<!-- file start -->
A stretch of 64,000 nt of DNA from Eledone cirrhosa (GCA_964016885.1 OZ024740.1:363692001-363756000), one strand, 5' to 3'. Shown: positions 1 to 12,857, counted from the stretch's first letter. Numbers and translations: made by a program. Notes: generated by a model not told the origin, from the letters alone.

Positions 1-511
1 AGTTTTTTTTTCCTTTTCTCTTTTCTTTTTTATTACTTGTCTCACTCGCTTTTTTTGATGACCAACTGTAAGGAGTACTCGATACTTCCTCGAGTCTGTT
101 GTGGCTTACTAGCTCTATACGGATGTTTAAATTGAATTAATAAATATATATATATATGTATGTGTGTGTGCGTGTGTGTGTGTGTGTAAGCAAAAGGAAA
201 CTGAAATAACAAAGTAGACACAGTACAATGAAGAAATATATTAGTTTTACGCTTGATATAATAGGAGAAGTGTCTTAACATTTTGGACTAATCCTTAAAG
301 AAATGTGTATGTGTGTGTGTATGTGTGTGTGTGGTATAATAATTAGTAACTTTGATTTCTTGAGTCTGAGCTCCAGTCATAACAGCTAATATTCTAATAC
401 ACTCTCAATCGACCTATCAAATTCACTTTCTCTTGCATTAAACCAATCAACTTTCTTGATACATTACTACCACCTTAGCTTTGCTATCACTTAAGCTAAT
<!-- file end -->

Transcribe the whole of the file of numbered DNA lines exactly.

A stretch of 64,000 nt of DNA from Eledone cirrhosa (GCA_964016885.1 OZ024740.1:363692001-363756000), one strand, 5' to 3'. Shown: positions 1 to 12,857, counted from the stretch's first letter. Numbers and translations: made by a program. Notes: generated by a model not told the origin, from the letters alone.

Positions 1-511
1 AGTTTTTTTTTCCTTTTCTCTTTTCTTTTTTATTACTTGTCTCACTCGCTTTTTTTGATGACCAACTGTAAGGAGTACTCGATACTTCCTCGAGTCTGTT
101 GTGGCTTACTAGCTCTATACGGATGTTTAAATTGAATTAATAAATATATATATATATGTATGTGTGTGTGCGTGTGTGTGTGTGTGTAAGCAAAAGGAAA
201 CTGAAATAACAAAGTAGACACAGTACAATGAAGAAATATATTAGTTTTACGCTTGATATAATAGGAGAAGTGTCTTAACATTTTGGACTAATCCTTAAAG
301 AAATGTGTATGTGTGTGTGTATGTGTGTGTGTGGTATAATAATTAGTAACTTTGATTTCTTGAGTCTGAGCTCCAGTCATAACAGCTAATATTCTAATAC
401 ACTCTCAATCGACCTATCAAATTCACTTTCTCTTGCATTAAACCAATCAACTTTCTTGATACATTACTACCACCTTAGCTTTGCTATCACTTAAGCTAAT